Refer to the Mac OS X install guide page.

From Source

Binary installation should be sufficient for most users, and certainly for anyone who is new to GNU Radio. However, if you have special requirements, want the latest version, or the binary packages are not working for you, you may want to install GNU Radio from source.


To install system wide

For this example, we will start in the home directory; you can, of course, use any directory you wish and the results will be the same.

Note: In the following command, change maint-3.8 to some other branch or tag if you want to build a different version of GNU Radio; see tags for tagged releases including pre-releases ("rc"). For branches, it's generally wise to stick with "master" (the default after cloning), and, currently: maint-3.7 or maint-3.8. Here we checkout the maint-3.8 branch, which contains the latest 3.8 release plus any fixes or augmentations to it that will be in the next 3.8 release.

  • git checkout maint-3.8

Note: In the following command, change v2.2.0 to some other branch or tag if you want to build a different version of Volk; see tags for tagged releases. You may skip the following git checkout command if you are not experiencing related bugs or build issues, but you may need to use an older release of Volk in order to build an older release of GNU Radio (including 3.7 releases).

  • cd volk
  • git checkout v2.2.0
  • cd ..
  • mkdir build
  • cd build

Note: In the following command, you can use -DCMAKE_INSTALL_PREFIX=XXX to install GNU Radio into the PREFIX XXX; if not specified, then the PREFIX is /usr/local. See other CMake options in Common cmake flags.

  • cmake -DCMAKE_BUILD_TYPE=Release -DPYTHON_EXECUTABLE=/usr/bin/python3 ../

Note: In the following command, if your computer's CPU has multiple cores, you can use the argument -j# to speed compilation;
e.g., make -j3 will use 3 threads in the build. Specify at least one less than the number of CPU cores so the system does not appear to 'freeze' during the build. If not specified, then a single thread is used for the build; this is not necessarily a bad thing, but it will take roughly 2 times as long to build as using 2 threads, and roughly 3 times as long to build as using 3 threads.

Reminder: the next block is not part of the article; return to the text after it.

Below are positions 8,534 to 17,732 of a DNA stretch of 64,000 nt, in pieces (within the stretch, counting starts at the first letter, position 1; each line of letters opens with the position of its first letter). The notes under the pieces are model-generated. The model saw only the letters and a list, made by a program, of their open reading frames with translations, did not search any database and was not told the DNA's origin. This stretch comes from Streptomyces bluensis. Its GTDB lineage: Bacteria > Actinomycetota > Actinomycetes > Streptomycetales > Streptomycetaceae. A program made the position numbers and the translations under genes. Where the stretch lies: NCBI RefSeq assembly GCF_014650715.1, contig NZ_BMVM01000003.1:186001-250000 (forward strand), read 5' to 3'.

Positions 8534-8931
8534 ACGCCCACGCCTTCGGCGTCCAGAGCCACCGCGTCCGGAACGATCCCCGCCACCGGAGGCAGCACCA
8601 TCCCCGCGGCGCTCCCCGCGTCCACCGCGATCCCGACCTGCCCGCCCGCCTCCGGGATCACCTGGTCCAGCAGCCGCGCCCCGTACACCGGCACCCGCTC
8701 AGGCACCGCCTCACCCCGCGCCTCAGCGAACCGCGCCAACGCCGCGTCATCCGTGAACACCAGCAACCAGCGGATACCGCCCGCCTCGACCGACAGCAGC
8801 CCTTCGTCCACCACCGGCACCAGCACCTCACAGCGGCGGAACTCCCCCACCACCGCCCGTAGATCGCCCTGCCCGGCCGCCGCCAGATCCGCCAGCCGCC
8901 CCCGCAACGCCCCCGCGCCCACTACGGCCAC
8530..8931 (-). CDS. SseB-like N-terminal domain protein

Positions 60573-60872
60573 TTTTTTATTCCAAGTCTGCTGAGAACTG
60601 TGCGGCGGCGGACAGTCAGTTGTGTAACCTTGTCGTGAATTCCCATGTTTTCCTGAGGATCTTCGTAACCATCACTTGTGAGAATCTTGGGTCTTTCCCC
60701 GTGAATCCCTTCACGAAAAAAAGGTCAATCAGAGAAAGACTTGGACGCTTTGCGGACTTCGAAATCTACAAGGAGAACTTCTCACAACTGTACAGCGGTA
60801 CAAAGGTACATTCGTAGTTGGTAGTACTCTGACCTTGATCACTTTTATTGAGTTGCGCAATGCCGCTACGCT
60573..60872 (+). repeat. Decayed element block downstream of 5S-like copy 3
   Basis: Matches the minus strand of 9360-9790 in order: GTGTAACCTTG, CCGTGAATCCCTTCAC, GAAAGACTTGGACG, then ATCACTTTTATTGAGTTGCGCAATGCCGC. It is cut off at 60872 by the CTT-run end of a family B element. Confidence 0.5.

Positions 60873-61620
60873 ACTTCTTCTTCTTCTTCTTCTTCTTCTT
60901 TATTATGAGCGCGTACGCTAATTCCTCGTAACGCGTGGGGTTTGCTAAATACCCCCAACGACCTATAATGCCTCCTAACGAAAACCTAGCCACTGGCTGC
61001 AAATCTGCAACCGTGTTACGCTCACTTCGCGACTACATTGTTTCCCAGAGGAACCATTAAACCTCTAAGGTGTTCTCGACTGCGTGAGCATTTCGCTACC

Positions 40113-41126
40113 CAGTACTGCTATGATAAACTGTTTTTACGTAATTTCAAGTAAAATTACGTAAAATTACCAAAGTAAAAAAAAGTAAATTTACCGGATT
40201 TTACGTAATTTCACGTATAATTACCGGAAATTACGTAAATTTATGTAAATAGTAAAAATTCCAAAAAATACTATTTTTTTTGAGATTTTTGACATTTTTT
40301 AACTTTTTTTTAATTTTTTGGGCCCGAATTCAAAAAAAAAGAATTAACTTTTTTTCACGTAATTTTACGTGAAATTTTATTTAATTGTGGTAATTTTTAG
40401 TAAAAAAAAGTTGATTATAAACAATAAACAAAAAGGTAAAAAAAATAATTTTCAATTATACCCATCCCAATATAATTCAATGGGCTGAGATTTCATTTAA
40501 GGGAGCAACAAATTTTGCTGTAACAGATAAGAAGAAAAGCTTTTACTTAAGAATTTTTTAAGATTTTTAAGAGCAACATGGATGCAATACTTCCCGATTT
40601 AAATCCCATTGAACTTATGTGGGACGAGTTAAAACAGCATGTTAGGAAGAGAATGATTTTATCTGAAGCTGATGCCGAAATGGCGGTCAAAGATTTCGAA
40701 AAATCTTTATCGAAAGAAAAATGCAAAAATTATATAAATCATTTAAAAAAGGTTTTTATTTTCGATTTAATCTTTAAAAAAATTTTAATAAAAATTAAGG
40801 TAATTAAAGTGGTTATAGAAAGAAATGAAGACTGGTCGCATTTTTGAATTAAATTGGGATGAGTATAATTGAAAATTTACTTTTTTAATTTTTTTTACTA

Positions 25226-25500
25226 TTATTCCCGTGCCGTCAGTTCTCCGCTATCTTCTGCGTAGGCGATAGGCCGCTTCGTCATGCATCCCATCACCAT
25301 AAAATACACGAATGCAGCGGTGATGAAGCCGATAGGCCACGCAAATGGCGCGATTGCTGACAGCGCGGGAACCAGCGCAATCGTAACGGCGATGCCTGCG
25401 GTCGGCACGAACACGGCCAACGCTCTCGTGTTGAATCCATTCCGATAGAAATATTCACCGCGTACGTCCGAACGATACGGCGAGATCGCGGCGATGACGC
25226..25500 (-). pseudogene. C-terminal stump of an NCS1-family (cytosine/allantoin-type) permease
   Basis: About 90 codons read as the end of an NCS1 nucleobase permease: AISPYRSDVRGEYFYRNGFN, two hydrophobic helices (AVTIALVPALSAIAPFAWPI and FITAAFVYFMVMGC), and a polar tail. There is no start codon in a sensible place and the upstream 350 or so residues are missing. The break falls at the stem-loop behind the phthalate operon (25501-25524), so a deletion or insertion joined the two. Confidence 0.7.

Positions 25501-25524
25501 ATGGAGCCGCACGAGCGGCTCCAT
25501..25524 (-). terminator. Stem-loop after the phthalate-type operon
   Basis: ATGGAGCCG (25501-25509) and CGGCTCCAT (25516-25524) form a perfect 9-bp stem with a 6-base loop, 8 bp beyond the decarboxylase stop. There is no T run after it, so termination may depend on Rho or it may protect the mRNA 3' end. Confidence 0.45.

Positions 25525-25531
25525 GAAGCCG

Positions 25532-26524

• make

Note: In the following command, it is very possible that not all tests pass. Generally any error is a sign of a missing dependency such as the Python interface to ZMQ or NumPy or SciPy, none of which are required for building GNU Radio but are required for testing.

  • make test
  • sudo make install

If you're running Linux, then always remember to do the following command after installing any library:

  • sudo ldconfig

Go to Finding the Python library to set your PYTHONPATH and LD_LIBRARY_PATH.
After setting these environment variables, you need to do sudo ldconfig again for the Linux dynamic library loader to find the just-installed GNU Radio libraries.

Common cmake flags

  • -DENABLE_GR_XXX=ON This enables (or disables for =OFF) the GNU Radio component named XXX. You might not need all of them, and this way, you can compile quicker.
  • -DCMAKE_INSTALL_PREFIX=XXX Install your stuff to XXX.
  • -DCMAKE_BUILD_TYPE=Debug This causes gcc to add debug symbols to all binaries. Useful for debugging (otherwise, it decreases efficiency!)
  • -DPYTHON_EXECUTABLE=/usr/bin/python{2,3} This selects the Python version and executable to be used during build time and will determine which Python libraries will be used for building the Python bindings.

For a list of additional cmake flags, as well as minimum versions of dependencies, see [1]


PyBOMBS is good at building GNU Radio, UHD, and various Out of Tree (OOT) modules from source and then installing into a specified user directory rather than in the system files. PyBOMBS detects the user's Operating System and loads all of the prerequisites in the first stage of the build.

The PyBOMBS documentation is in the PyBOMBS README.

OK, it's installed, what now?

If the installation worked without any trouble, you're ready to use GNU Radio! If you have no idea how to do that, the best place to start is with the Tutorials.

Optionally, you may run 'volk_profile' on your terminal to help libvolk to determine the optimal kernels (may speed up GNU Radio).